Particulate matter (PM) exposure has been linked to adverse health effects by numerous studies. Therefore, governments have been heavily incentivising the market to switch to electric passenger cars in order to reduce air pollution. However, this literature review suggests that electric vehicles may not reduce levels of PM as much as expected, because of their relatively high weight. By analysing the existing literature on non-exhaust emissions of different vehicle categories, this review found that there is a positive relationship between weight and non-exhaust PM emission factors. In addition, electric vehicles (EVs) were found to be 24% heavier than equivalent internal combustion engine vehicles (ICEVs). As a result, total PM10 emissions from EVs were found to be equal to those of modern ICEVs. PM2.5 emissions were only 1–3% lower for EVs compared to modern ICEVs. Therefore, it could be concluded that the increased popularity of electric vehicles will likely not have a great effect on PM levels. Non-exhaust emissions already account for over 90% of PM10 and 85% of PM2.5 emissions from traffic. These proportions will continue to increase as exhaust standards improve and average vehicle weight increases. Future policy should consequently focus on setting standards for non-exhaust emissions and encouraging weight reduction of all vehicles to significantly reduce PM emissions from traffic.

Volkswagen bets on electric cars after 'dieselgate' scandal Alan Tovey; The Telegraph; 17 Jun 2016


Within a decade, electric vehicles could be cheaper than gasoline vehicles. Then, watch out David Roberts; Vox; 4 Mar 2016

To date, electric vehicles have mostly been a curiosity, a means for the wealthy to display their eco-credentials. In most big markets (the US, the EU, China), they amount to less than 1 percent of new vehicles sales. Consequently, most people, notably oil industry people, treat them as a sideshow. But that's going to change, soon, according to a new research brief from Bloomberg New Energy Finance. (The report is accessible to clients only, but there's a write-up that draws on the research here.)

Here’s How Electric Cars Will Cause the Next Oil Crisis Bloomberg on falling cost of batteries & projected rising share of electric vehicles

Incentive for electric cars increases CO2 pollution

Electric car investment could yield £51bn for UK economy Jack Loughran; IET Engineering and Technology magazine; 11 Apr 2016

Government investment in electric car infrastructure, including charging stations and repair garages, could boost the UK economy by £51bn per year according to a report from the Institute of the Motor Industry.

How much more electricity do we need to go to 100% electric vehicles? Roger Andrews; Energy Matters; 19 Oct 2016

the EU is drafting legislation to mandate the installation of electric vehicle charging stations in new homes while Germany and the Netherlands are considering legislation requiring that all cars and light vehicles sold after 2025 or 2030 must be 100% electric. None of this legislation has as yet been approved, but if it is how much extra electricity will be needed to power the millions of EVs involved, and how much will it cost? I’ve seen no numbers on this, so in this post I present some, starting with Germany, the Netherlands and the EU and adding a few more countries – and the world – as we go. Because of the uncertainties in the data and assumptions used the numbers should be considered as ball-park estimates only.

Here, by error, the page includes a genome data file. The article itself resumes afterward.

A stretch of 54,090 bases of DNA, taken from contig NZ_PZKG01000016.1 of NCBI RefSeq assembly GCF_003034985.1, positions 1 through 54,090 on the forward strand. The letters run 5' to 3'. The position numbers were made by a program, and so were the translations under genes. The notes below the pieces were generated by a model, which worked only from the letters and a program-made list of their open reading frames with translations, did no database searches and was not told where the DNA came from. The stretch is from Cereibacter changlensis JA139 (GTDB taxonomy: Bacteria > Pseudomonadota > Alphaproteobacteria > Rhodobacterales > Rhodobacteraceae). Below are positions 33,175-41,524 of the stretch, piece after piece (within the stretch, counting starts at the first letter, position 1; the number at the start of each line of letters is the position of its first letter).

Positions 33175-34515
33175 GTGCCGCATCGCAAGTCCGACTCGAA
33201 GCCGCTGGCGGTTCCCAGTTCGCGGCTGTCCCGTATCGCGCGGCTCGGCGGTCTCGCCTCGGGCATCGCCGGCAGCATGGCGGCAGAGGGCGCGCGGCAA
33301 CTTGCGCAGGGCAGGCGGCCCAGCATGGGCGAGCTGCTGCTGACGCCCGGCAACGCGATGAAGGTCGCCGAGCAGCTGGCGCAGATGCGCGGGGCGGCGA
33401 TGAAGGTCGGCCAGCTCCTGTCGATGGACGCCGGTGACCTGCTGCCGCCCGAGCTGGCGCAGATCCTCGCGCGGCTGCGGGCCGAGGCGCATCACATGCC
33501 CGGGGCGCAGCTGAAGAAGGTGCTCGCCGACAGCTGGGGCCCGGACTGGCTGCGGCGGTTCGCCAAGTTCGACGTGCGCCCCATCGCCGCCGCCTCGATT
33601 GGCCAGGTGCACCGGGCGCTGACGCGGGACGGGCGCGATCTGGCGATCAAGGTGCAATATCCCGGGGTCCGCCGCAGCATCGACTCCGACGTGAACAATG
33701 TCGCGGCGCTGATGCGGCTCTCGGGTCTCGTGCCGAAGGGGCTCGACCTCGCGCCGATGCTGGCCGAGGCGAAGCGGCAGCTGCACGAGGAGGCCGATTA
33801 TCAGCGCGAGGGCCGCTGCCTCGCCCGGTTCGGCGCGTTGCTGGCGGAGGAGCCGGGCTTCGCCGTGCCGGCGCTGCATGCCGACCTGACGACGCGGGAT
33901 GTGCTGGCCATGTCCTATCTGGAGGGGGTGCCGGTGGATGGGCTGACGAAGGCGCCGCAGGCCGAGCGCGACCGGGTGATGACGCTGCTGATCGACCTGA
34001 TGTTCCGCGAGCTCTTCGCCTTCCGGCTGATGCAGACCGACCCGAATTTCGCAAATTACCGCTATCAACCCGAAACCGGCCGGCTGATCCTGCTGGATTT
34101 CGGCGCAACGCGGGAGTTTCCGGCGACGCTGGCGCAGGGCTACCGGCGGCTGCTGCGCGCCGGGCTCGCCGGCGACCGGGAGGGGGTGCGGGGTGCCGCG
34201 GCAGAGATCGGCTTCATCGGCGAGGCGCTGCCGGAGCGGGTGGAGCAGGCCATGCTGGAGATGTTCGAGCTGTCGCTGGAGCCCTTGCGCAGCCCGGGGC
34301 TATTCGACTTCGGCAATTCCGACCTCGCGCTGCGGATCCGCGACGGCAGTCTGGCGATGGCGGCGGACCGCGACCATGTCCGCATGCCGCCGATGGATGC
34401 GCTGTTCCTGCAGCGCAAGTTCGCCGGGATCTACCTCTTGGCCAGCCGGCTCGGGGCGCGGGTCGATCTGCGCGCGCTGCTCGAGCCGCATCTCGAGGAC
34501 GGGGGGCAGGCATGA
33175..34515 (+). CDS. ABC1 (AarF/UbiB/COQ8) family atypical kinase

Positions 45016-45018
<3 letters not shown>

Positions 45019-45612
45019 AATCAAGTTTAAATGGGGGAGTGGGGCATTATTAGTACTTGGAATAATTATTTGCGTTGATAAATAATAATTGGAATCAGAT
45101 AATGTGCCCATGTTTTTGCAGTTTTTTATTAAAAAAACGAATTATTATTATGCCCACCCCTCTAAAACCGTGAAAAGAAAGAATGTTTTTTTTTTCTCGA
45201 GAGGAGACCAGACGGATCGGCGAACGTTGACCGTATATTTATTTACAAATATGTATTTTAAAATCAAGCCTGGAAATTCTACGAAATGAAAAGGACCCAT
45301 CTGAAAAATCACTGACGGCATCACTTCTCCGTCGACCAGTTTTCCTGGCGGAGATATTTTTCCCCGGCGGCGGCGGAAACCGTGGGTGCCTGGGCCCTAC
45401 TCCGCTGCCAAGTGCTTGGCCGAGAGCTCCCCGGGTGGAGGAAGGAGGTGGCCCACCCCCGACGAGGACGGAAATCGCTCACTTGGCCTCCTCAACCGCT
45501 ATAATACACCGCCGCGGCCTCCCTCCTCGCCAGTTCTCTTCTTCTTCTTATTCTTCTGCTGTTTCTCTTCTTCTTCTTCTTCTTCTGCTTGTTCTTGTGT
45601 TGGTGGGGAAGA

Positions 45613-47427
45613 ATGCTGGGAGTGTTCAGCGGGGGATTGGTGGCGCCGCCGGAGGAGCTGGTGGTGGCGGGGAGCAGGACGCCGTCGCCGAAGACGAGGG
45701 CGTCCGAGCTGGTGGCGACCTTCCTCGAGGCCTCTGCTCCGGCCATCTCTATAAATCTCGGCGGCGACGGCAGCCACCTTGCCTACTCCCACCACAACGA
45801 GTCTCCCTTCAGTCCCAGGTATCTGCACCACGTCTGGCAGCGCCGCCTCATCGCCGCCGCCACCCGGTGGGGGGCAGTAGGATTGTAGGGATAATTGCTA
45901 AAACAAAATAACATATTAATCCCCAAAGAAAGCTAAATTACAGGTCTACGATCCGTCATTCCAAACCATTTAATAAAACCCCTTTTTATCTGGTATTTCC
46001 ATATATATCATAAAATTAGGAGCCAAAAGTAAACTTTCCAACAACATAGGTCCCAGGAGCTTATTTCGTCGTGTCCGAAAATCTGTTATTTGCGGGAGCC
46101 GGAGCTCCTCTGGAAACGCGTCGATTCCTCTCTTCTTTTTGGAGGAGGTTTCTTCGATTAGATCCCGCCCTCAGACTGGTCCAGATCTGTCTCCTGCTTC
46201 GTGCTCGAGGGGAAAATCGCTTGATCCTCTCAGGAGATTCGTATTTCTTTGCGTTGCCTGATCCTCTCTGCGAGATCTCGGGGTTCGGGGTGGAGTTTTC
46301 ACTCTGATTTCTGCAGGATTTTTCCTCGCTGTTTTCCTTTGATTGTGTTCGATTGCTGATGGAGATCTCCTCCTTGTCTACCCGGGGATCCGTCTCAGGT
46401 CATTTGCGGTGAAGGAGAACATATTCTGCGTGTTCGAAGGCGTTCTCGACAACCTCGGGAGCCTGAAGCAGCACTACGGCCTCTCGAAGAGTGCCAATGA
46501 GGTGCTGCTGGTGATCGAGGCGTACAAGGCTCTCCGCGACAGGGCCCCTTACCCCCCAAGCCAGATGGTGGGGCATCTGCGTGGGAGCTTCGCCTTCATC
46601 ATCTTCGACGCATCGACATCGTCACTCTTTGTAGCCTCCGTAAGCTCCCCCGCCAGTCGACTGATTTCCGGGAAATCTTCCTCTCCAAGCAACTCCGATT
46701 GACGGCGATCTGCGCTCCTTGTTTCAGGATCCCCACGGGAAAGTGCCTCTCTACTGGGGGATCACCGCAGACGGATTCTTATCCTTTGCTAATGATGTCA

Morgan EV3


The Copenhagen Wheel electric bicycle conversion

heavy vehicles

Mack To Demo Garbage Truck With Wrightspeed Turbine Plug-In Hybrid Powertrain Sam Abuelsamid; Forbes; 7 Jun 2016

The Wrightspeed Route 1000 powertrain is the brainchild of Ian Wright, one of the co-founders of Tesla Motors ... Wright’s approach is to size the batteries for about 30 miles of electric driving and then use a range extender to keep the truck going for the rest of the route. Unlike something like the Chevrolet Volt which uses a conventional gasoline four-cylinder engine, Wright found the most efficient type of range-extender available, a small gas turbine. This is paired with a motor/gearbox unit mounted at the drive axles to provide propulsion and regenerative braking from all the stops these vehicles typically do. Wrightspeed has been testing its system for several years now with a variety of companies including FedEx FDX -0.05% and plans to enter regular production by early autumn of 2016. Earlier this year, Wrightspeed announced a deal to supply powertrains to NZ Bus in New Zealand.

public transport

First-ever electric double-decker London red bus Tim Brown; The Manufacturer; 21 Oct 2015

The first ever all-electric double decker iconic London Red Bus has been unveiled to the public by Chinese company BYD. Unveiled at Lancaster House in London as part of a celebration of UK-China business to mark the state visit to the UK by Chinese President Xi Jinping, the new electric London red bus is one of five to be operated by Metroline which will enter service on TfL’s (Transport for London) Route 98 before the end of the year. The new bus can carry 81 passengers and is fully air conditioned. It will be able to complete up to 190 miles in city traffic conditions on a single charge, allowing recharging (which takes just four hours) using cheap off peak electricity.

Ugandan engineers have built a solar-powered bus for Africa’s roads

a 35-seater that can run for up to 80 kilometers on two power banks that can also be recharged by solar panels installed on the roof of the bus.